The report concludes that it is only brands which are able to anticipate change and adapt to new consumer behaviour patterns that will keep hold of their value in such uncertain times. Thinking and acting differently is key, even if the temptation is to switch to survival mode and try to sit out the storm and wait for a return to normality.

A pivotal point for UK brands

Kantar BrandZ insists that the list shows that now, more than ever, is the time for companies to innovate and invest.

However, as Kantar UK’s chief growth officer Jane Bloomfield points out, UK brands are nearing the point of no return. Embracing the opportunities that such a scenario presents is vital for any brand hoping to progress, although Bloomfield admits that such decisiveness takes a fair degree of confidence.

“Brands need to tap into the new consumer behaviours that we’re seeing under Covid-19,” she says. “They have to understand what people think, what they’re feeling, where and how they’re shopping and then acting on that really quickly. It’s a pivotal point for brands, they’ve got to take the equity they have and turn that into a really powerful form of defence.”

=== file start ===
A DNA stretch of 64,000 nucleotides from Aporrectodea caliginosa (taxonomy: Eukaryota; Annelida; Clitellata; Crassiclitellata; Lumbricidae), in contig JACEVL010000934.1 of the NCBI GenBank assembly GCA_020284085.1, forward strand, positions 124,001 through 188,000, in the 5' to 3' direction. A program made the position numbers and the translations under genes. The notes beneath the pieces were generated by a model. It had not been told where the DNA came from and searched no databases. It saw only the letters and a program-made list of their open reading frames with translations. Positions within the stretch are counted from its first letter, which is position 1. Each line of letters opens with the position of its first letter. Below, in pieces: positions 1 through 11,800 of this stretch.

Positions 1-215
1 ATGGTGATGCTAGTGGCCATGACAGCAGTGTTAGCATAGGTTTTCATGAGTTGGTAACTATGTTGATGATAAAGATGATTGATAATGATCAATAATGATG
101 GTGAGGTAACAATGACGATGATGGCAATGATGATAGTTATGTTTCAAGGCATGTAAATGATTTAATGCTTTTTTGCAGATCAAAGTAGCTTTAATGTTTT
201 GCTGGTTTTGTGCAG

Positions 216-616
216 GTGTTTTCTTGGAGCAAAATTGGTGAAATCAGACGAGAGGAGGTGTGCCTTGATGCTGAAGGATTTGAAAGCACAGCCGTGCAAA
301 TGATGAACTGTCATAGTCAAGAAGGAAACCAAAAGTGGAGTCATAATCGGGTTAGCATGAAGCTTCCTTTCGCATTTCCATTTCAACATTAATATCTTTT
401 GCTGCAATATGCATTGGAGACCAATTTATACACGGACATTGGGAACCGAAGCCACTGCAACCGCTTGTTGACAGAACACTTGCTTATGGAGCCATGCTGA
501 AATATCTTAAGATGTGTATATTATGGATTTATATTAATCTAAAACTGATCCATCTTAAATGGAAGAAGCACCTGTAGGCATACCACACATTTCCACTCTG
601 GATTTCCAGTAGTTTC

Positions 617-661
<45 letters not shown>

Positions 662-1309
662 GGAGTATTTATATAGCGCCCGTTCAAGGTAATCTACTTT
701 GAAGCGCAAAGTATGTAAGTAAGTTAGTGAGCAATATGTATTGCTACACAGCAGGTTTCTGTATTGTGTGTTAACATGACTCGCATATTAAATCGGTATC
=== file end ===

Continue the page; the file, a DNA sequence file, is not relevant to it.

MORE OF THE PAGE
Differentiating doesn’t necessarily mean changing product lines or totally revamping brand identity. It’s more about things like cutting through the noise and communicating directly to a consumer’s wants and concerns, or improving home delivery or in-store experiences and service, says Bloomfield.

Thinking local is one obvious example. The pandemic has forced consumers to work and shop much closer to home, with out-of-town office blocks becoming a more attractive proposition in a safety-conscious age. Retailers and franchise chains can find ready markets and in turn revitalise sleepy suburbs and stagnant commuter-belt market towns.

It’s a pivotal point for brands, they’ve got to take the equity they have and turn that into a really powerful form of defence.

Jane Bloomfield, Kantar UK

Bloomfield cites Pret A Manger as a (now foreign-owned) brand that’s been looking to adapt to a shifting landscape, trying a number of concepts in recent months, including stocking groceries and opening in out-of-town locations. It has also launched a subscription service, with customers paying £20 a month for unlimited coffee.